Forced Communities: Rural School Consolidation & Urban School Desegregation
I am in early stages of research for this article, which will put into conversation the better-known legal history of urban school desegregation with the lesser-known legal history of rural school consolidation. Although rural school consolidation was, and continues to be, a central recurring issue for rural local governments, the efforts to reorganize school districts through state-wide legislation in states like Kansas during the 1960s and 1970s reveal how both consolidation and desegregation were intertwined. Legal decisions, legislation, and education policy culminated in the creation of new twentieth-century social and physical communities in both urban and rural spaces. The debates surrounding both school consolidation and desegregation reveal not only how central schools are to community identity, but also how legal resolutions to issues of inequities in education quality—in both rural and urban communities—were forced to confront non-legal political and social questions of who belongs in a community and who gets to define community boundaries.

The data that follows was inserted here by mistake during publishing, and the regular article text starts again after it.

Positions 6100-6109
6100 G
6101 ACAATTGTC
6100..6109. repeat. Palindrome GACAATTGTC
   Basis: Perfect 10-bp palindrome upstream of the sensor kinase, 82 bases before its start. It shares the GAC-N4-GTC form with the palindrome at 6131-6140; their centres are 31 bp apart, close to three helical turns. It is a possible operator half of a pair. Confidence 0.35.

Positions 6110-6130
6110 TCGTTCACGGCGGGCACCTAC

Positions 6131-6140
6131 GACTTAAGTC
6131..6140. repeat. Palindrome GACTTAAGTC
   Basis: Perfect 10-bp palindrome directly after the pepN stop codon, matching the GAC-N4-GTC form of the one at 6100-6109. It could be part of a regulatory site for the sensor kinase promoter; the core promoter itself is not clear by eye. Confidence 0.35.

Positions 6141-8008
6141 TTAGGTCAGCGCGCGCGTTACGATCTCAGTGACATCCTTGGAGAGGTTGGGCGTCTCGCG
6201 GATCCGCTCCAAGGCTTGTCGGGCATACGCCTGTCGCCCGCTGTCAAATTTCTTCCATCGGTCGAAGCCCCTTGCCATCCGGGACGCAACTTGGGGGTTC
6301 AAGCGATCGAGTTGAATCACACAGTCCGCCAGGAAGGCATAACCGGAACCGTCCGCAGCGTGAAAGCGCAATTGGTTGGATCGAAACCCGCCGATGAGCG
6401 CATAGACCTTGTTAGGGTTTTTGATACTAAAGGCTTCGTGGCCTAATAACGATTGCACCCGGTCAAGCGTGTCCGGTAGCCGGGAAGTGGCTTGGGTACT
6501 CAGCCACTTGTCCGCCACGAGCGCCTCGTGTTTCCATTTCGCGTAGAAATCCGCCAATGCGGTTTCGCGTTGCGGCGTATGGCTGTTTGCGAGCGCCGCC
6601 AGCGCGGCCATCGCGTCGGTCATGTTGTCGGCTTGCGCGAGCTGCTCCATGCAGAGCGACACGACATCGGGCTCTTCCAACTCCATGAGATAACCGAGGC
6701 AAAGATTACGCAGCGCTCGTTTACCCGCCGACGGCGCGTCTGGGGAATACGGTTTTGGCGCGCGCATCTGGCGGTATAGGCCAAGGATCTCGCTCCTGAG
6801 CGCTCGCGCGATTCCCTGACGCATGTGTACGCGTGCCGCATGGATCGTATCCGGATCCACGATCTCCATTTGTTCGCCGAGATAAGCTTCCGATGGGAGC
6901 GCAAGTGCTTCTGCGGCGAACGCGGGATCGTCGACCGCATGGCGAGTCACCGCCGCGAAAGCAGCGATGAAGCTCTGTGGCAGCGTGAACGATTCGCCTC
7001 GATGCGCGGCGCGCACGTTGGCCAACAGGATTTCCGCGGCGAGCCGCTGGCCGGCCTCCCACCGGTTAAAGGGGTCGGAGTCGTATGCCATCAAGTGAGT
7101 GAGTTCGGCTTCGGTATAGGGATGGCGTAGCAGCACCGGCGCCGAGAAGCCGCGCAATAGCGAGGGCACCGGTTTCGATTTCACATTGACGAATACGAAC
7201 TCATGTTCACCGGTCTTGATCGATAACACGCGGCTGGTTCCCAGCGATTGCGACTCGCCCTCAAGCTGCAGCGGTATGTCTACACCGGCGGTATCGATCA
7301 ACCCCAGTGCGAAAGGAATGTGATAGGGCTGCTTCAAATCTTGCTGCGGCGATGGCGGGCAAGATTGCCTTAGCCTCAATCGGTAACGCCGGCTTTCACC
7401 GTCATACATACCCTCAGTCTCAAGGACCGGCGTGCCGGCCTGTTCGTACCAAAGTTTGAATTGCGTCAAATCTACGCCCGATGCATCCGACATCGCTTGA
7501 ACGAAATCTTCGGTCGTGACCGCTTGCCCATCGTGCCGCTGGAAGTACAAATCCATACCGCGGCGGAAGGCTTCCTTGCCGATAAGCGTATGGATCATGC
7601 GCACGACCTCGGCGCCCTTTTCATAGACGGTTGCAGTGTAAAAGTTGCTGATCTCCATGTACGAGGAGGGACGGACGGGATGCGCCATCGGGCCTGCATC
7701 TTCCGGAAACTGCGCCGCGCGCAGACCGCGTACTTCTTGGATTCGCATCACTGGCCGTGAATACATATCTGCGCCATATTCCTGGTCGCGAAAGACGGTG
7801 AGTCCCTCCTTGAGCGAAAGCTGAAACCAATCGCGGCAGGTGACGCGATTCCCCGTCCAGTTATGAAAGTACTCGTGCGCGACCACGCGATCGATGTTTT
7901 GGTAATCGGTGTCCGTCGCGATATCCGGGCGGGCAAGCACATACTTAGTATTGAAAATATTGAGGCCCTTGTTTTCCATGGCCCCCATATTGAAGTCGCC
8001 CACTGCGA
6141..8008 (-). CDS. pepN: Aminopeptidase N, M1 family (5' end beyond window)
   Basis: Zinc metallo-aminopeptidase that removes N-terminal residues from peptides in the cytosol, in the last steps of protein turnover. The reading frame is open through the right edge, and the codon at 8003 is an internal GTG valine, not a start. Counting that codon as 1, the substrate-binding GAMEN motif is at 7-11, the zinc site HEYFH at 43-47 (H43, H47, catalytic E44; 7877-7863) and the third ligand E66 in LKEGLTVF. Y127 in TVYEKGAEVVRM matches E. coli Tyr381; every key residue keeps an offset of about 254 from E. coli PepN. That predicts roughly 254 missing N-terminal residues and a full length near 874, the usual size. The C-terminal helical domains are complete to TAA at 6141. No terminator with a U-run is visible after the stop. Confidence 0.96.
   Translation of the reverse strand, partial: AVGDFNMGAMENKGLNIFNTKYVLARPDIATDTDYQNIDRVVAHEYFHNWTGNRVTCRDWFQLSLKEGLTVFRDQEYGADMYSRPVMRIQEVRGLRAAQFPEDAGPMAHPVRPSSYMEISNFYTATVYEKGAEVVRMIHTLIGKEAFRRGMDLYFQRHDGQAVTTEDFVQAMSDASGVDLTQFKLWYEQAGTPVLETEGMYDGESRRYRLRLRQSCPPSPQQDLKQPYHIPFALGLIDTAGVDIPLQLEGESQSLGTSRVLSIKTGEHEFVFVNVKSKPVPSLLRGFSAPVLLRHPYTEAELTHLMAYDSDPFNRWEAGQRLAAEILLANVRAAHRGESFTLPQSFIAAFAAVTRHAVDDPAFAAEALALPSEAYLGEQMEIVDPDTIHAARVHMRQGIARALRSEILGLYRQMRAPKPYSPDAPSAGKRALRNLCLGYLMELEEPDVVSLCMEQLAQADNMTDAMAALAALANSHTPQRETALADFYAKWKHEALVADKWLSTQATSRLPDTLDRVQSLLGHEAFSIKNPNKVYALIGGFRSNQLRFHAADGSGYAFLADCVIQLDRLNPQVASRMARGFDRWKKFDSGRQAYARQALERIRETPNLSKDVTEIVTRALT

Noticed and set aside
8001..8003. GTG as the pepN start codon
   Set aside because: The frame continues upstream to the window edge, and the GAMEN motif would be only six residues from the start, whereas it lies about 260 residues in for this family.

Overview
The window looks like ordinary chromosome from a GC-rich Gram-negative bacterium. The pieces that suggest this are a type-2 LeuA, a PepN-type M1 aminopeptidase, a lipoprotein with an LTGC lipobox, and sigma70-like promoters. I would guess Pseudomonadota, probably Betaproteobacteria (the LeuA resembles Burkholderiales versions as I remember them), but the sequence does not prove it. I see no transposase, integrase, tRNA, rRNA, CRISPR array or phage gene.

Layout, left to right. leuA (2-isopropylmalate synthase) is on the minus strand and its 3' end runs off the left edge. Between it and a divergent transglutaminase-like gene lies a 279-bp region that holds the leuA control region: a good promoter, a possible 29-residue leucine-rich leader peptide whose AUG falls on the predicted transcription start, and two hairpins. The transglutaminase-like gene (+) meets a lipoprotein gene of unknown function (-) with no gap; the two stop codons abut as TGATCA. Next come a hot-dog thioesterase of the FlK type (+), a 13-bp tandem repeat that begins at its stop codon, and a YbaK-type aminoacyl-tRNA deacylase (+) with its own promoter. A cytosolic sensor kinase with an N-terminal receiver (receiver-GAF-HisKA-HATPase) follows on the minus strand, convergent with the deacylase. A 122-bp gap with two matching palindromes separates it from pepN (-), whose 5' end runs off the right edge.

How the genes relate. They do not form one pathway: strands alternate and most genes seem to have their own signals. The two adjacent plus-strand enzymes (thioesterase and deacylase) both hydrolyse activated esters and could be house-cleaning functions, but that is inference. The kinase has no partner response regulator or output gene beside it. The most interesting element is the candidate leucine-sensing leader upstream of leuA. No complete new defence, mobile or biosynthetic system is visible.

Legal Landscapes, Migrant Labor, and Rural Social Safety Nets: